David Supica: Hammer of the (Delta) Saints

“What would Flea do?” Funny enough, that thought informed David Supica’s propulsive hook on the single “Heavy Hammer,” a barrelhouse rocker that hits as hard as its title suggests.
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“What would Flea do?” Funny enough, that thought informed David Supica’s propulsive hook on the single “Heavy Hammer,” a barrelhouse rocker that hits as hard as its title suggests. Supica co-founded the Delta Saints while earning a music degree at Nashville’s Belmont University in the late 2000s, and he’s an underlying force for both the band’s music and its business. He eschews fancy flights in favor of maximpact smackdowns with the Saints. They’ve collectively developed a traditional blues sound into something much heavier, more tripped-out, and with more funk in the trunk. Their sophomore release, Bones, really gets under your skin.

How does the bass factor into the Saints’ songwriting, and how did you home in on “Heavy Hammer”?

We always write music as a five-piece—it’s a 20 percent split all the way around. The battle of influences can be frustrating, but that conflict makes the band dynamic and takes us different places. I believe that creating interesting rhythms sets us apart from the average indie-rock or blues band.

While trying to write a single, we had the chorus idea for “Heavy Hammer” with its screaming guitar and badass drumbeat. I did the bass player thing and supported them with something simple; I view the bass as a kick drum with strings. We were stumped on a verse. I’ll often put on my jazzy hat and make a harmonic suggestion, such as a key modulation. But in this case, I took a step back and tried to channel Flea, which sounds cheesy, but it worked! The first thing I played turned out to be the driving rhythm behind that song.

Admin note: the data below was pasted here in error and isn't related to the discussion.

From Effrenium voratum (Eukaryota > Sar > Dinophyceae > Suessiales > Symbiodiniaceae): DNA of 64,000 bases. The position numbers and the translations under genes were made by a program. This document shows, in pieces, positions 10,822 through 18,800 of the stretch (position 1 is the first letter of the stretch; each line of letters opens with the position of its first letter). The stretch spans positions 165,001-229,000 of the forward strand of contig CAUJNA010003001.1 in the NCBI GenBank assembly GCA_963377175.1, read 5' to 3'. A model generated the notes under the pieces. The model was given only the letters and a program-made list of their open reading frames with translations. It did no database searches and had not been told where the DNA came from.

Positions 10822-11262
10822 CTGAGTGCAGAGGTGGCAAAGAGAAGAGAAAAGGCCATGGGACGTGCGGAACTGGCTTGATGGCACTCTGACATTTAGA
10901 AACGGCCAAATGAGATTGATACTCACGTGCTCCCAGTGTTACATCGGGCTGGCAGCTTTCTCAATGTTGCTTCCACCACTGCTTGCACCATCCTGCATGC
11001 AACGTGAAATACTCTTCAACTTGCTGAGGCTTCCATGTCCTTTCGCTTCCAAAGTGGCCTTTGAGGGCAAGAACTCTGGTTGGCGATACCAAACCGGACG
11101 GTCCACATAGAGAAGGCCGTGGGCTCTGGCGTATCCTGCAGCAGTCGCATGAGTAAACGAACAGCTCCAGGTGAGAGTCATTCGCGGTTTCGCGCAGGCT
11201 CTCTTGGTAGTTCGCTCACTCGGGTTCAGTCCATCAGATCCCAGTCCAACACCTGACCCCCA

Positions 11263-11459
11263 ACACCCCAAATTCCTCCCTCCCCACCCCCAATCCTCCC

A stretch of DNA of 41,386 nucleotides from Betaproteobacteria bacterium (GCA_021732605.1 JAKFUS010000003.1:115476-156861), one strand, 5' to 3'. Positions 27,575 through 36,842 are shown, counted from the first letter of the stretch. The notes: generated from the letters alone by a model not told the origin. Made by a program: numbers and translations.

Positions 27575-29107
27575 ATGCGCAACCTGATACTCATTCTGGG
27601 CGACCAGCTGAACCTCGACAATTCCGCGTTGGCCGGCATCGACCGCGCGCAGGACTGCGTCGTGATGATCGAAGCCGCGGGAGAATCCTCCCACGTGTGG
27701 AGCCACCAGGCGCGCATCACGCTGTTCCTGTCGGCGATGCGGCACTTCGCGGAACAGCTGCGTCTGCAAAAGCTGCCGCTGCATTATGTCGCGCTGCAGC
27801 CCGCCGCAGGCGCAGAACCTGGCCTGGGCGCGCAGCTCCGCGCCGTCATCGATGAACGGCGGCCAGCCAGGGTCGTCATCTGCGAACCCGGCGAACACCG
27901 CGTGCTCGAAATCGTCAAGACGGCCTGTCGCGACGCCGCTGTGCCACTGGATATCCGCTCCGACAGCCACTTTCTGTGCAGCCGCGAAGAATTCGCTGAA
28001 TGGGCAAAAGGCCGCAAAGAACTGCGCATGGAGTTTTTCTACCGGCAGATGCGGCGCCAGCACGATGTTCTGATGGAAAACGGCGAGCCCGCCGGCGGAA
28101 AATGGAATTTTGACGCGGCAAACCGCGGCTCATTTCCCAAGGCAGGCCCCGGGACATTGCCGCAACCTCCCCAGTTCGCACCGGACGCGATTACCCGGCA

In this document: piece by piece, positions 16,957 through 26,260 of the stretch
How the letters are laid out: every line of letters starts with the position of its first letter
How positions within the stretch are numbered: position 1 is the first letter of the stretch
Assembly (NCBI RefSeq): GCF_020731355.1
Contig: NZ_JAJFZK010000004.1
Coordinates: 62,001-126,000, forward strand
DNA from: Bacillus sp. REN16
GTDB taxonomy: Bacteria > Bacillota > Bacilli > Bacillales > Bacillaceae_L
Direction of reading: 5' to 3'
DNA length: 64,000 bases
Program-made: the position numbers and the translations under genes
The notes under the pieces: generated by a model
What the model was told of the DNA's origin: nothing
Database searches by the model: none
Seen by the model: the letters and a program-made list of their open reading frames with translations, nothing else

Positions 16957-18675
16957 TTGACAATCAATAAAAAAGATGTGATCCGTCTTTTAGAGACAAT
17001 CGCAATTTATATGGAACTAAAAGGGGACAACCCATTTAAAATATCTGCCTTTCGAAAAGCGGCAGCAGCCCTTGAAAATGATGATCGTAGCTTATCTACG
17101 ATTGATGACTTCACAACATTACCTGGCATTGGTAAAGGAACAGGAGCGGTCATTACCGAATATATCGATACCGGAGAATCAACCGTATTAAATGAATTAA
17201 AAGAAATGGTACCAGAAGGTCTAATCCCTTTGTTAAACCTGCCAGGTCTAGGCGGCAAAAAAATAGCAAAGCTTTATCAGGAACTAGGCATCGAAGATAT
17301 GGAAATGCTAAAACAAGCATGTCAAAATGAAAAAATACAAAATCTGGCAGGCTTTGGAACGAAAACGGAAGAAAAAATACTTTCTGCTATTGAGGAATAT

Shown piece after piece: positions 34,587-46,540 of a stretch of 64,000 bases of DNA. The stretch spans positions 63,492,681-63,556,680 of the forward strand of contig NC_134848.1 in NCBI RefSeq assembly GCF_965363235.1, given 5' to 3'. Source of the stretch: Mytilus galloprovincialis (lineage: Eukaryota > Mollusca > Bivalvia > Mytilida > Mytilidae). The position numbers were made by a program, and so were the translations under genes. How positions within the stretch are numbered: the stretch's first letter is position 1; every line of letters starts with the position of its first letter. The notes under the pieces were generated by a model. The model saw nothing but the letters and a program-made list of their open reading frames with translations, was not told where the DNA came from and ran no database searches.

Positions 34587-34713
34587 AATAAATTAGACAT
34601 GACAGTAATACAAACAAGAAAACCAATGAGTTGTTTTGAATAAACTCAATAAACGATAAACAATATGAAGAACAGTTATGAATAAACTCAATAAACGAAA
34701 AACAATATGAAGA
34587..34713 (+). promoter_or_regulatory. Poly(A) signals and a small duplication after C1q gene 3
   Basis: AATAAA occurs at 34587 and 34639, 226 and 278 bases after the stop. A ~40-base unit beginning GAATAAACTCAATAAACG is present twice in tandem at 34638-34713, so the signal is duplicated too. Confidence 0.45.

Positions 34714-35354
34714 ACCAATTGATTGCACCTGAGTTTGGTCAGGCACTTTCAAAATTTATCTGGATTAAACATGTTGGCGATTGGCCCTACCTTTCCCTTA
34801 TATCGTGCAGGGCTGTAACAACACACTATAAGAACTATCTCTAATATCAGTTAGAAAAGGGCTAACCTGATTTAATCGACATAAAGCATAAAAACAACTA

It’s an exciting 16th-note motif with a couple of stuttering glissandos that imply a slide-guitar riff.

Playing along with a slide guitar has obviously influenced my bass playing, but glissando—that’s the thing we bass players have that can move people. That is our trick. When you slide down the fingerboard on a bass, it makes people go, “Whoa!” I’m prone to overusing it on that song live, because it’s fun and effective, but I try to reserve it for a moment that says, “This is hitting!

The basic tracks on Bones bristle with energy. “Berlin” somehow successfully blends chicken-picking with alternative rock.

We cut the rhythm section live, because that’s truly what we do best as a band. I’ve found that laying out completely and then coming in at the top of a verse or chorus is one of the most effective tools for creating effective bass lines. “Berlin” was significant in the development of the Delta Saints because it was the first song we did after our harmonica player left. We got Nate Kremer on keyboards, and it expanded the harmonic and sonic palette immensely. That’s probably the biggest difference between Death Letter Jubilee and Bones.

The track “Bones” has a hypnotic, loping bass line. What inspired that song?

We had got into Bombino and this Tuareg music coming out of Africa. I love that 6/8 feel, and I was excited that the rest of the band got excited about that rhythm. It’s a simple bass line of octaves and 5ths, but I love the way it fits with the drums, and I’m proud of the way it bounces.


Delta Saints, Bones [2015, Loud & Proud], Death Letter Jubilee [2012, independent]


Bass Elrick Gold Series 5-String
Rig Orange AD200B head, Orange OBC115 1x15 cabinet, Bag End Q10BX-D 4x10 cabinet
Effects JHS Colour Box
Strings D’Addario EXL160 Medium Nickel Wound


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